Credit Score Components 

Do you know what credit score components affect your credit most?

Understanding your credit score components and the formula used by Fair Isaac and Company (Fair Isaac), the company who institutionalized FICO scores, has been a mystery to most consumers.
A credit score is a numerical depiction based on statistical data, available on someone’s credit files, of whether a person is worthy of getting credit or not. Unfortunately, credit scores are almost a ruling element in everyday life now. So many things are based on your credit scores. Getting a mortgage, loans from banks, even employment in some cases, are dependent on where a person’s credit score lies.

FICO scores are a measure of credit risk, and by far, the most used credit scores in the world today. They have been shown to be predictive of any risk involved, and have allowed the cost of providing credit to go down and be more widely available to the average person. These scores are calculated based on a number of factors, each of which varies in its importance.  

 What are Your Credit Score Components?

  • Payment History (35%) - This is one of the most important credit score components to calculate your score. Fair Isaac has disclosed that this makes up at least 35% of your credit score. How quickly or how late you make your bill payments, be it your mortgage, credit card, bank loan etc determines this part of the score. For someone who is continuously paying late, depending on how long the respective account has been open, his/her FICO score can actually drop by 100 points. On the other hand, making your payments on time will improve your score slowly but surely.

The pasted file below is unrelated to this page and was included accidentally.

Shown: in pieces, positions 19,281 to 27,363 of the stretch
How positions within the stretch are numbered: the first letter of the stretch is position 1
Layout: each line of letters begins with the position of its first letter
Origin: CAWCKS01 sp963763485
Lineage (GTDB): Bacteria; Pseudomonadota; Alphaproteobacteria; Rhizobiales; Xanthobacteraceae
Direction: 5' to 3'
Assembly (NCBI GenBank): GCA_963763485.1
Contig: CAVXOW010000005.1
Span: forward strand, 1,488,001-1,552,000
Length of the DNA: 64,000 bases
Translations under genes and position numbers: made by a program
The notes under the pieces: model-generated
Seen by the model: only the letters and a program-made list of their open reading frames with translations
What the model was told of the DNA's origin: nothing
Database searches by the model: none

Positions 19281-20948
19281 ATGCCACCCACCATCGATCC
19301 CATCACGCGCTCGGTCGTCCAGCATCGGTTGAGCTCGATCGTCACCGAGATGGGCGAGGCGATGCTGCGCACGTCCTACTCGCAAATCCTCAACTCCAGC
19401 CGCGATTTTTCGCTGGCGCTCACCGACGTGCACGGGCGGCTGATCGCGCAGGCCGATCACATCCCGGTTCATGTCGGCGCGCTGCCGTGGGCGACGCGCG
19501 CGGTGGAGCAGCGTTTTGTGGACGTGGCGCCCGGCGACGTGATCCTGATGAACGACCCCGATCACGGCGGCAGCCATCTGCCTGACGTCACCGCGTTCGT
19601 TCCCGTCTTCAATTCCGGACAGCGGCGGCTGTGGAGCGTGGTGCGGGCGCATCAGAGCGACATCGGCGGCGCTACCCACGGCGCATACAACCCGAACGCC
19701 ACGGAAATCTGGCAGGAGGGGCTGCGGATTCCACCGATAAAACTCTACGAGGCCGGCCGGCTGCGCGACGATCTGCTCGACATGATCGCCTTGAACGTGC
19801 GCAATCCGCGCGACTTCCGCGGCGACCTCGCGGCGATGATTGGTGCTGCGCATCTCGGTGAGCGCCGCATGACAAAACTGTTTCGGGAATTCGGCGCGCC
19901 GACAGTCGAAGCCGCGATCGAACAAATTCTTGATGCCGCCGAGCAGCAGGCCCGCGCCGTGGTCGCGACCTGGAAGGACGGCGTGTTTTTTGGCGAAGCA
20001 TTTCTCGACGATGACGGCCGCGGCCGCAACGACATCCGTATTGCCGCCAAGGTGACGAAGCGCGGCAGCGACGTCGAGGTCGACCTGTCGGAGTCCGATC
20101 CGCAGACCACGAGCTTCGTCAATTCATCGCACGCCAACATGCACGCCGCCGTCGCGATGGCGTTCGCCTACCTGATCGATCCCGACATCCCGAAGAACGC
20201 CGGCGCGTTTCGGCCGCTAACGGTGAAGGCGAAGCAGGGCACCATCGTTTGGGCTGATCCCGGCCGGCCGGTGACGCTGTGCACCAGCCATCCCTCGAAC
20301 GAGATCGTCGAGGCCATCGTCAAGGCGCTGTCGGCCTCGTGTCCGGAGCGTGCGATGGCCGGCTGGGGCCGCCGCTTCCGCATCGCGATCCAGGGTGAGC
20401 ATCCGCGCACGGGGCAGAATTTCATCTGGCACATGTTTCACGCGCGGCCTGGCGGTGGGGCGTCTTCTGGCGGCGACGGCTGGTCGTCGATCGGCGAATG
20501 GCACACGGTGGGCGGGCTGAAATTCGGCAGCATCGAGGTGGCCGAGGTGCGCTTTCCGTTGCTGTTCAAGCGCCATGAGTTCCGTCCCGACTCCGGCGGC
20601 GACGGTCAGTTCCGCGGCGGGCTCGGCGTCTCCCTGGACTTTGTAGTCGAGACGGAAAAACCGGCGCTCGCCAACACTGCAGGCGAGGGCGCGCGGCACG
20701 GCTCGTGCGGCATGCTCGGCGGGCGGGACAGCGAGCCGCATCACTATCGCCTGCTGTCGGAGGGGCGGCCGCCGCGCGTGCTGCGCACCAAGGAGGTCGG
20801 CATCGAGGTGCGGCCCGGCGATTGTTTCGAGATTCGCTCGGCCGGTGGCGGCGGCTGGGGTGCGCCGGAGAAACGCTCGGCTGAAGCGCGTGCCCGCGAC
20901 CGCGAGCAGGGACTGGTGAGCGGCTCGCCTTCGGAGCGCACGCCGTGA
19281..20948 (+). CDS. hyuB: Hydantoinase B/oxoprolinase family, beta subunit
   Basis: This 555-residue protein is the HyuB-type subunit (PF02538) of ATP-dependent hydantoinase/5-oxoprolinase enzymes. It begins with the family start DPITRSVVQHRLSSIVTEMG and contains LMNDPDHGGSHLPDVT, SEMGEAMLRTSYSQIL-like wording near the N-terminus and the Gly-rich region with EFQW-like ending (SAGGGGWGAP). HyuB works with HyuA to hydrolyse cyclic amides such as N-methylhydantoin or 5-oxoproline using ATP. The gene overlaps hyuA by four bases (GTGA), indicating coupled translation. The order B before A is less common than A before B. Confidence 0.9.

• Credit Utilization (30%) - Fair Isaac has also revealed that 30% of your credit score is based on this credit score component. This refers to how much you are actually in debt as opposed to what your credit limits are. The sensible thing to do is always keep your debts to a minimum and pay off as soon as you can. Credit cards that are maxed out drastically reduce your credit score. A good rule of thumb is to only spend 30% of what your available credit is. 
  • Length of Time (15%) - The amount of time that your credit has been established is also one of the important credit score components that you should monitor.   It is important that you think carefully before closing any accounts. While it is wise to cancel any extra credit cards that you don’t use, don’t cancel those whose history is long and has been managed well. This only reflects positively on your FICO score. 
  • Types of Credit (10%) - FICO also calculates credit scores based on the types of credit obtained and used. This is next in the list of most important components. If someone has a good history of managing a range of credit types, for example consumer finance, installments etc, it raises their FICO scores.
  • New Credit (10%) - Another criteria used to determine your FICO score is a recent search of the amount of credit obtained. This means that people shouldn’t apply for multiple credit cards all at the same time, or open too many retail store accounts. This is viewed as an extremely risky move which can drop your credit scores by a significant number of points. In fact, if you are thinking about getting a loan concerning a big purchase in the near future, the best possible thing for you to do is avoid any other credit application for at least 18 months prior to this big loan.
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